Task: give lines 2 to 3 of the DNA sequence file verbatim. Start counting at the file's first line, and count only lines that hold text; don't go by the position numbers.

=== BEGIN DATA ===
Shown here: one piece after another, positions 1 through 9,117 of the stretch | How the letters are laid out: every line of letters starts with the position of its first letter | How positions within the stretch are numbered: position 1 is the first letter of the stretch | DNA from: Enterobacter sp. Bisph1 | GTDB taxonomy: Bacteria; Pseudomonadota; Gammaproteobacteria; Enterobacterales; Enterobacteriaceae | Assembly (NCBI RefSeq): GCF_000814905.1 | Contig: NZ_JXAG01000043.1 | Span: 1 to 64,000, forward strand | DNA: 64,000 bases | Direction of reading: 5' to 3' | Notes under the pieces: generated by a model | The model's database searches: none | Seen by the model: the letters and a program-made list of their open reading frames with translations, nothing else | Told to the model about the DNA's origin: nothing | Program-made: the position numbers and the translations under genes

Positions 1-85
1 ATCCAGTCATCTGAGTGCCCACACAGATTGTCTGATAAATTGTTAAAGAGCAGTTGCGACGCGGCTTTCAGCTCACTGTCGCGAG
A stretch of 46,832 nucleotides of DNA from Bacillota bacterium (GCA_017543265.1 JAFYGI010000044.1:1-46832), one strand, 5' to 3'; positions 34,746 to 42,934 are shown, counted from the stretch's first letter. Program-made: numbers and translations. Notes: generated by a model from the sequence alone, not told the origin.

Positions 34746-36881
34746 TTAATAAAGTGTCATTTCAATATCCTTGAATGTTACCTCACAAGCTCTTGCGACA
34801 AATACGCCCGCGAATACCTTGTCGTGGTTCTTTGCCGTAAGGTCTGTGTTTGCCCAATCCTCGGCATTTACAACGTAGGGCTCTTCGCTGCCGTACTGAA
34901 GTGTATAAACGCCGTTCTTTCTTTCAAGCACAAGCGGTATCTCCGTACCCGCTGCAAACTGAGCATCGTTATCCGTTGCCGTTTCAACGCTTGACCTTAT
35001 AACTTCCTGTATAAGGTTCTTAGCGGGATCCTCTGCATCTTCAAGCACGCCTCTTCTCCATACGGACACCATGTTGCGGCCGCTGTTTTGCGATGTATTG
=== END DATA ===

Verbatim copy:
Positions 1-85
1 ATCCAGTCATCTGAGTGCCCACACAGATTGTCTGATAAATTGTTAAAGAGCAGTTGCGACGCGGCTTTCAGCTCACTGTCGCGAG